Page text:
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Beer Jim, but not as we know it

Pete Gillespie of Garage Project calls it an illicit tryst.

The Ministry for Primary Industries asked about its legality.

Other people just call it lunacy.

We’re talking about the latest deviation in the craft beer world – beer-wine hybrids. Think of it as the cronut of beverages, a mash-up that creates something better than the sum of its parts.

“I’ve genuinely lost count of how many we’ve done now,” Gillespie says of the grape-grain fusions produced at the Wellington brewery. “I call it an illicit tryst made more intense by its forbidden nature – like a romance between the offspring of feuding families.”

MPI held similar concerns. “We did get a phone call from MPI when we started doing this – they were accusing us of mixing wine and beer – saying you can’t do that, it’s illegal. And we said, ‘no … we’re not mixing wine and beer at all – think of it as a fruit beer, which is totally legitimate; grapes are a fruit’.”

If you mix beer and wine – as in taking two separately fermented beverages and blending them – it would be illegal to call it a beer; or a wine for that matter. It would have to be labelled “other alcoholic beverage”. And it would be a weird beverage. As weird as Garage Project can be, they are creatives and all their beer-wine hybrids are what’s known as co-ferments. The grapes are added to the raw beer (known as wort) and the whole thing is fermented as one product.

Of course, not everyone is aware of the rules – Soren Eriksen from 8 Wired in Warkworth admits his beer-wine hybrid, Once Upon In Time In Blenheim, probably broke the rules as he fermented his own wine, then blended it with a beer that had been aged in barrels for three years before putting the finished product in another barrel to continue aging. “Neither the beer nor the wine on its own tasted very good but when we blended them and aged them it became greater than the sum of its parts.”

Grain-grape nothing new

Creating beer-wine hybrids is nothing new in the history of beer – it was common practice thousands of years ago and one of Belgium’s most famous breweries, Cantillon, has made a grape-grain beer for 50 years.

But in an industry where everyone is looking for the next new thing, there’s been a recent resurgence in beer-wine hybrids. The modern trend can be traced to American experimental brewery Dogfish Head who worked with molecular archeologist Patrick McGovern to create Midas Touch, a recipe based on evidence McGovern found in a Turkish tomb believed to have belonged to King Midas. The beer was brewed with honey, white Muscat grapes, and saffron.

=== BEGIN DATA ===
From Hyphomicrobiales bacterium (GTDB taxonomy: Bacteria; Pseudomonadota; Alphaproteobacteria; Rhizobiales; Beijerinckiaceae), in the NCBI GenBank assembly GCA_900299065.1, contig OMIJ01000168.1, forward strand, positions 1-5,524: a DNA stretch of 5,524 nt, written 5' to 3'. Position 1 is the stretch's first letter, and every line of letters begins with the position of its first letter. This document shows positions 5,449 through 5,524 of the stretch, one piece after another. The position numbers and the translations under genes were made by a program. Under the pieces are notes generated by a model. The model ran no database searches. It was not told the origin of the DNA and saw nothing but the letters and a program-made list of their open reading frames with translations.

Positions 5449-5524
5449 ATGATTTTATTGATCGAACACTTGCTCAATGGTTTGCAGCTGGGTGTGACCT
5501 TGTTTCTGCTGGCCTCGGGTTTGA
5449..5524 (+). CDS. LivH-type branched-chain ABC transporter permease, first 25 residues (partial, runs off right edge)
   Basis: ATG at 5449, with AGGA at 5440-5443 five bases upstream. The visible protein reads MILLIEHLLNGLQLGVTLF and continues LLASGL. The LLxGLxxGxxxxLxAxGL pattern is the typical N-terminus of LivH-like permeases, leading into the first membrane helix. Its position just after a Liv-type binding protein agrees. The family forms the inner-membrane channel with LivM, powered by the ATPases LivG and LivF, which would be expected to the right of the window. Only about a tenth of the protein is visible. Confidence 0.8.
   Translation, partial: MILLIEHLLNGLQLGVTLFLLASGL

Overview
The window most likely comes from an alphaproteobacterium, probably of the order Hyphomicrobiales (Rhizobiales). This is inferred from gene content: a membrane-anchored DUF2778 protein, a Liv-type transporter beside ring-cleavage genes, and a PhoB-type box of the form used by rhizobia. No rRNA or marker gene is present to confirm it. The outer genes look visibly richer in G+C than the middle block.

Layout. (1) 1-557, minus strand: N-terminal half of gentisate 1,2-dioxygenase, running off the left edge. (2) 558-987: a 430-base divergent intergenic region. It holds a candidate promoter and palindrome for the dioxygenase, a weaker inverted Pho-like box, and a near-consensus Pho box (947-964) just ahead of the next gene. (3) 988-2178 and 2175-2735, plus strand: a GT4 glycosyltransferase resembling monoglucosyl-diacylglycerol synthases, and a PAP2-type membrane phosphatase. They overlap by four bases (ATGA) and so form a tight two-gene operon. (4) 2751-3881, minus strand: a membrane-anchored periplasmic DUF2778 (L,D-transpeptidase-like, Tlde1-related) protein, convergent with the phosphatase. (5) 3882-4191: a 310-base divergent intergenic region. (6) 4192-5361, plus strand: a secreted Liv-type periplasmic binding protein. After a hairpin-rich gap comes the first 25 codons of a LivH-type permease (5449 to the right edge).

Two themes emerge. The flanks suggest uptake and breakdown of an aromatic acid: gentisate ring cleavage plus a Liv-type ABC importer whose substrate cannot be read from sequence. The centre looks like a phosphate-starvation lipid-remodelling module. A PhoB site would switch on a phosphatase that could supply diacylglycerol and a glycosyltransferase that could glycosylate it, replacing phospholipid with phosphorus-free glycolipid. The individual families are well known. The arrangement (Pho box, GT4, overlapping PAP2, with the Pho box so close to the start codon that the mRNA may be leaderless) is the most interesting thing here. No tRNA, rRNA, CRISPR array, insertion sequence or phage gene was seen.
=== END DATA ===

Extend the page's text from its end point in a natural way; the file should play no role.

It took a while for this ancient beer foray to become more mainstream – as much as obscure craft beer recipes can be called mainstream. Garage Project made their first hybrid in 2013 with Sauvin Nouveau, a pilsner made with 10 per cent sauvignon blanc grapes. They followed with Chateau Aro, an ale fermented with pinot noir grapes, including the skins.

Gillespie admits the first vintage was a bit rough but they nailed the 2017 vintage. “You don’t want to leave the skins in there too long because you get really unpleasant tannic character. Logistically it was a nightmare. The first year we weren’t super impressed but the second year we cracked it by aging it as you would a pinot, in barrels, because the tannins mellow and the flavours come together. “The wine-maker at Escarpment, where we got the grapes, wasn’t that impressed the first year he was like ‘bloody brewers…’. The second year he phoned and all I heard was “F…, f…, f… it’s f…ing good.’ When you please a wine-maker you know you’ve cracked it.”

Yeastie Boys bend spoons

Around the same time Garage Project started their “illicit trysts” Yeastie Boys teamed up with Adelaide winery Some Young Punks to produce three beer-wine hybrids as part of their Spoonbender series. Rather than add grape juice they used the wine to create what’s known as invert, or candi, sugar. They took a dessert wine and reduced it before adding it to beer.

“It took over a year for me to navigate Customs and Excise to get the wine imported into New Zealand duty free because we were going to boil off the alcohol in production,” says Yeastie Boys founder Stu McKinlay. “And then it was close to another year before we had developed the recipes and managed to have them brewed commercially.”

In 2017 they teamed up Gladstone Vineyard to create a similar amalgam. Gladstone made a Viognier-Sauvignon Blanc blend which Yeastie Boys used to make candi sugar. Gladstone released the original wine under the name Pushmi, and the beer was called Pullyu. “Drinkers could try both the beer and the wine to see how the flavours were intertwined,” McKinlay says. Pushmi-Pullyu is, of course, a fictional two-headed animal from The Story of Doctor Doolittle.

Yeastie Boys’ latest concoction – out now – is called White Palace. It is – brace yourself – a Brut India Pale Lager with pinot gris and passionfruit. The more user-friendly (but still long) description is a strong ultra-dry lager brewed with pinot gris and passionfruit.

Yeastie Boys’ White Palace is made with Pinot Gris juice